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As Anderson infers, not everyone has been pleased about the coming of monk parakeets to the U.S. In fact, what might be called the official reception of the species was on the hostile-to-violent side. In the 1960s, after the first feral monks began to appear—from Kennedy Airport or wherever—the U.S. Department of Agriculture sent an all-points warning about them to appropriate federal and state wildlife agencies and to some private organizations such as the National Audubon Society. The gist of the alarm was that these were potentially bad birds and that it would be a righteous act if those finding them, or particularly their nests, were to destroy them. The agricultural knock against the monks is that in South America they are known to eat a lot of corn, millet, sunflowers, grapes, apples, peaches and other fruits and grains. Flocks have been known to destroy as much as 15% of some crops in certain areas. In attempting to control the birds in the Argentine, farmers and government agents have had at them with guns, traps, fire and poison. In one two-year campaign, bounties were paid for nearly half a million dead parakeets; two legs of a monk brought the peso equivalent of one cent. Nevertheless, the population remains vigorous throughout most of its range.
Whether or not the monks could become numerous enough in this country to cause serious crop losses isn't known. Since feral monks that have been reported regularly during the last 15 years have always appeared in very small groups, it's possible that they may have the capacity to be only a marginal breeding species here. However, on the chance that it might be otherwise, the Department of Agriculture issued its warning.
The fears of agriculturists and their public servants about parrots may or may not be well-founded; at least they rise directly out of practical self-interest and deserve to be considered seriously when it comes to dealing with the species. But another reason for the cold reception the monks received in some quarters is an almost reflexive bias against species that have been brought to this country recently and which then start living freely here. In support of this, the trouble supposedly caused by imported starlings is often cited. (In fact, in many areas starlings are now the most interesting and ecologically significant elements in the avian community.) However, this judgment is essentially an esthetic one, having less to do with science than with zoological snobbery and chauvinism.
Much of this country is occupied and operated by immigrants, that is, species that didn't originate here. This is most apparent among ourselves, every person jack of us—red, white, black, yellow and mixtures thereof—having ancestors who came here from other continents. The same is true of a good many of the resident plants and animals. In thinking about this, we tend to make arbitrary judgments, based largely on time and manner of arrival, about good natives and undesirable aliens. The Everglades kite and black-footed ferret, which got here many centuries ago by their own devices (from the Caribbean and Siberia, respectively), are deemed to be fine, natural native Americans, altogether deserving of our support and sympathy. Another all-right category includes such things as the honeybee. It was imported, but so long ago—in the 17th century by English settlers—that it's now celebrated as a good old American bug. On the other hand, something like the monk parakeet is regarded with scorn and suspicion, as an impure, essentially not-nice creature, because it came (maybe) in the last 20 years by (perhaps) jet.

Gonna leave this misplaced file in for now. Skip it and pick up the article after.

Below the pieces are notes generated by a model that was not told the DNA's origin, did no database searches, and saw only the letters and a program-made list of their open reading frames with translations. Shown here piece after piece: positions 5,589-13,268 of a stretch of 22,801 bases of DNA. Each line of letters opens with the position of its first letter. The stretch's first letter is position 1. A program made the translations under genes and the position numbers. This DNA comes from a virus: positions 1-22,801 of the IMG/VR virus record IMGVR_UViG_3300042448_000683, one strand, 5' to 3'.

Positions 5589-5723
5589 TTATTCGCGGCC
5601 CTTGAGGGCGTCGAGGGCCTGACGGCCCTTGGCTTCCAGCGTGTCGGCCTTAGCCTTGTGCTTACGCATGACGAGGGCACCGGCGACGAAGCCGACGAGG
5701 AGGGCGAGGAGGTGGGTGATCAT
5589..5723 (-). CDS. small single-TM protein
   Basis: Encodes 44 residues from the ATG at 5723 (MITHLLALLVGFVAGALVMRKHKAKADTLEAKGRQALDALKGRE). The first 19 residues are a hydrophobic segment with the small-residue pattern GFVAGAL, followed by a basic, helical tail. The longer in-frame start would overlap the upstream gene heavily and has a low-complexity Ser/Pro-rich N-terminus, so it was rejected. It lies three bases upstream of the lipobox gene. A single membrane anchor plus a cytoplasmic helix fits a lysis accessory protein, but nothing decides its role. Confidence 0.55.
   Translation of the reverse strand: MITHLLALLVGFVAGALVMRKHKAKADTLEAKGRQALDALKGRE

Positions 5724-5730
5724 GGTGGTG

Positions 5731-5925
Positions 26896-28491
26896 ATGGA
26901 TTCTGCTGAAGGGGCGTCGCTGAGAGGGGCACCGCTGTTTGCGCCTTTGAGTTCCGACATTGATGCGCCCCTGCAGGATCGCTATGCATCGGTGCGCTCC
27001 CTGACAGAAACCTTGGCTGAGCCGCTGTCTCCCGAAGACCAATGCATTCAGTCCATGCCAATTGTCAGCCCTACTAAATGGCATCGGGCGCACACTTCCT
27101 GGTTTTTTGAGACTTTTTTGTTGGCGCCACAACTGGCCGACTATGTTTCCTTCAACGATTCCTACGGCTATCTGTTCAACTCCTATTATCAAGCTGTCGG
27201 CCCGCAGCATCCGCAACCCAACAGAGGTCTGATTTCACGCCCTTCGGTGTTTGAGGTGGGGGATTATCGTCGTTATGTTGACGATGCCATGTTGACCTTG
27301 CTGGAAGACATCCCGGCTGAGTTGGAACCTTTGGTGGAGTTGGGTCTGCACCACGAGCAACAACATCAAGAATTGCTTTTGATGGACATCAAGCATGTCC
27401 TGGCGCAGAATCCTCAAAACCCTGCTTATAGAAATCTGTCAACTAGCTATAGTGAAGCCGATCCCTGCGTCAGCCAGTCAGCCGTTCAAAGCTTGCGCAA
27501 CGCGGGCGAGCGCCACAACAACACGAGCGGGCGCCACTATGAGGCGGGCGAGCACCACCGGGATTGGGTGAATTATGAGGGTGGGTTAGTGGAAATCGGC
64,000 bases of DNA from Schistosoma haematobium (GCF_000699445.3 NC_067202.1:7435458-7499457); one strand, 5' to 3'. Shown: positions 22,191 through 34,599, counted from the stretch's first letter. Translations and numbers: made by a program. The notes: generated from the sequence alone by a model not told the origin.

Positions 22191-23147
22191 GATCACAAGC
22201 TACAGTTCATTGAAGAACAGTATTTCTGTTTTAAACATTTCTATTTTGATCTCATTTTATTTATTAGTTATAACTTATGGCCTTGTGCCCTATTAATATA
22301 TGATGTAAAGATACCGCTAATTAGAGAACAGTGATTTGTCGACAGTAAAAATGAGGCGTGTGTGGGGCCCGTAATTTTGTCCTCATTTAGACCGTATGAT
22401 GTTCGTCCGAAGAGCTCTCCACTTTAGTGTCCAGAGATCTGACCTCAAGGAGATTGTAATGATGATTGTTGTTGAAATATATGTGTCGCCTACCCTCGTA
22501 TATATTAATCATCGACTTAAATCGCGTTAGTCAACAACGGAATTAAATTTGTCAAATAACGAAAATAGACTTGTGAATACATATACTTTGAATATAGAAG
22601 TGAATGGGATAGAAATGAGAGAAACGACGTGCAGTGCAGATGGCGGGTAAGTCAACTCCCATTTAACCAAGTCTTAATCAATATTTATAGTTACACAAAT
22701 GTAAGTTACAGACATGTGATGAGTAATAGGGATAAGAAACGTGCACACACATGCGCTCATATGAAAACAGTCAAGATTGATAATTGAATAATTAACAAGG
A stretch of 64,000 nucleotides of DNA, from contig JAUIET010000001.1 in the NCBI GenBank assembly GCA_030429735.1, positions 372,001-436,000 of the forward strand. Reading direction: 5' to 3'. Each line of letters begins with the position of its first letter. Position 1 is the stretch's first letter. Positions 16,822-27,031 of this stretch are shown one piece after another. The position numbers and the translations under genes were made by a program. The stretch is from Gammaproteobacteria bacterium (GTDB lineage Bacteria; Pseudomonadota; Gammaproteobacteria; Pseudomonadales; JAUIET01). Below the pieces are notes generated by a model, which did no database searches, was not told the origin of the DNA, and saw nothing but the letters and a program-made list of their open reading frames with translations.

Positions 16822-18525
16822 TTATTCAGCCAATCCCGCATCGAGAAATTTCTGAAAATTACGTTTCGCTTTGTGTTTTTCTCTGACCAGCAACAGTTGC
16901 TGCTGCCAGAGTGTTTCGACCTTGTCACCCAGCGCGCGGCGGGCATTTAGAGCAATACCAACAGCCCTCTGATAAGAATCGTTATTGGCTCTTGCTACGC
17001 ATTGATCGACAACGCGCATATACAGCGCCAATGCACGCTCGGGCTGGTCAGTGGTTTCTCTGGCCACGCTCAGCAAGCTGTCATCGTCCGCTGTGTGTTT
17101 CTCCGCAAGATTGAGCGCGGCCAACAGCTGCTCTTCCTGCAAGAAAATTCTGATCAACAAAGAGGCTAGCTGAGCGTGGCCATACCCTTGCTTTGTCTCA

Underlying all this is a more pervasive and mischievous conceit: that we humans are the unnatural species. There are two versions of this notion. The first, chronologically and probably still in terms of popularity, is that we are unnatural because we are so far above and better than other living things. The second, which has gained ground rapidly in this age of exquisite environmental sensibility, is that we are unnatural because we are worse than everything else. The corollary of this is that other phenomena which are unduly affected by us and our works—say golf courses, Toggenburg goats, park pigeons and zoo chimpanzees—are no longer really and truly natural. These notions are supported by little but hubris and/or a kind of Peter Pan-Captain Hook romanticism. All the hard evidence points to the conclusion that we belong here and are as natural as anything else. In fact, at the moment, because of our numbers and energy, we are a force of nature on the order of fire, frost or flood. Some may prefer the Tribune Tower in Chicago to El Capitan in Yosemite, or vice versa, but both were created by natural powers.